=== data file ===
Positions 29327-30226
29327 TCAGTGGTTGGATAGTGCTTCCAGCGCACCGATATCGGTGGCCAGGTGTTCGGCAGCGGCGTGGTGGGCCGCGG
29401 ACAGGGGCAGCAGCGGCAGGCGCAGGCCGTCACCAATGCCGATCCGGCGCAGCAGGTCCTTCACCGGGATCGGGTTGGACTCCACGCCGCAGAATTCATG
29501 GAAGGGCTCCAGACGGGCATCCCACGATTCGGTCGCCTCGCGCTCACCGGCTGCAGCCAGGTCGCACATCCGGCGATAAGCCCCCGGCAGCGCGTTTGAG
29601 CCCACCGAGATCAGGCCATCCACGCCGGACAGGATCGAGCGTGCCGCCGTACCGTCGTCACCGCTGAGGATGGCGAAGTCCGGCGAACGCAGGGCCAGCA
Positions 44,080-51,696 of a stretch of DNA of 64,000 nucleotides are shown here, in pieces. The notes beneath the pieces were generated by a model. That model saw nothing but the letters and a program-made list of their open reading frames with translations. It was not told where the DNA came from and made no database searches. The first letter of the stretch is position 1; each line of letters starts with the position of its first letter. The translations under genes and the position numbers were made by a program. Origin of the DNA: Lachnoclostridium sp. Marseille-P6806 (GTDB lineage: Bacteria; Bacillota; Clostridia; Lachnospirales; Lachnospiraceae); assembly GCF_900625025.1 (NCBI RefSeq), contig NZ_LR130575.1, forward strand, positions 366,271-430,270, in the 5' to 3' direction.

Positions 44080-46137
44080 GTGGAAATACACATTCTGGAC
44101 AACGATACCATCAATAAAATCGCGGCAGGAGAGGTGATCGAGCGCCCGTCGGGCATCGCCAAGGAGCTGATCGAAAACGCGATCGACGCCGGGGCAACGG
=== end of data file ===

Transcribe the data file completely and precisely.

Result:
Positions 29327-30226
29327 TCAGTGGTTGGATAGTGCTTCCAGCGCACCGATATCGGTGGCCAGGTGTTCGGCAGCGGCGTGGTGGGCCGCGG
29401 ACAGGGGCAGCAGCGGCAGGCGCAGGCCGTCACCAATGCCGATCCGGCGCAGCAGGTCCTTCACCGGGATCGGGTTGGACTCCACGCCGCAGAATTCATG
29501 GAAGGGCTCCAGACGGGCATCCCACGATTCGGTCGCCTCGCGCTCACCGGCTGCAGCCAGGTCGCACATCCGGCGATAAGCCCCCGGCAGCGCGTTTGAG
29601 CCCACCGAGATCAGGCCATCCACGCCGGACAGGATCGAGCGTGCCGCCGTACCGTCGTCACCGCTGAGGATGGCGAAGTCCGGCGAACGCAGGGCCAGCA
Positions 44,080-51,696 of a stretch of DNA of 64,000 nucleotides are shown here, in pieces. The notes beneath the pieces were generated by a model. That model saw nothing but the letters and a program-made list of their open reading frames with translations. It was not told where the DNA came from and made no database searches. The first letter of the stretch is position 1; each line of letters starts with the position of its first letter. The translations under genes and the position numbers were made by a program. Origin of the DNA: Lachnoclostridium sp. Marseille-P6806 (GTDB lineage: Bacteria; Bacillota; Clostridia; Lachnospirales; Lachnospiraceae); assembly GCF_900625025.1 (NCBI RefSeq), contig NZ_LR130575.1, forward strand, positions 366,271-430,270, in the 5' to 3' direction.

Positions 44080-46137
44080 GTGGAAATACACATTCTGGAC
44101 AACGATACCATCAATAAAATCGCGGCAGGAGAGGTGATCGAGCGCCCGTCGGGCATCGCCAAGGAGCTGATCGAAAACGCGATCGACGCCGGGGCAACGG